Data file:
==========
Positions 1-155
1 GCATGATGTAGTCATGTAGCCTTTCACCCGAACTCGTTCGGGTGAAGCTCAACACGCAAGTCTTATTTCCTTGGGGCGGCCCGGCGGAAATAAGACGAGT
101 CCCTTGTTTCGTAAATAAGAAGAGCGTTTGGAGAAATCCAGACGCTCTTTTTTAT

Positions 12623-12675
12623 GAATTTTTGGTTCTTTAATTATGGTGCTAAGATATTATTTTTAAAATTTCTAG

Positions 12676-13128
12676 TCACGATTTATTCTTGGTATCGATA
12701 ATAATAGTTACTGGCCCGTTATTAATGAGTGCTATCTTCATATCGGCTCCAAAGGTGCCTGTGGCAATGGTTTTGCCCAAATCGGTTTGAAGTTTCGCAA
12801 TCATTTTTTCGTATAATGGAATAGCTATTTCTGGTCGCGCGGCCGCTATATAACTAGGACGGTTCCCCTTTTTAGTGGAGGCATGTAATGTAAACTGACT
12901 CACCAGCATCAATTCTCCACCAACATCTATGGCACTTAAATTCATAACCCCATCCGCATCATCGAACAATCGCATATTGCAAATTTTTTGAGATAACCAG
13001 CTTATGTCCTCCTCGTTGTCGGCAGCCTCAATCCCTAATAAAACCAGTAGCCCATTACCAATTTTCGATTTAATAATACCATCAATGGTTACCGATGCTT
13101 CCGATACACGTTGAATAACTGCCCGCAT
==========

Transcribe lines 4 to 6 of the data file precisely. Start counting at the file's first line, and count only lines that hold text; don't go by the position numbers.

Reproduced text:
Positions 12623-12675
12623 GAATTTTTGGTTCTTTAATTATGGTGCTAAGATATTATTTTTAAAATTTCTAG

Positions 12676-13128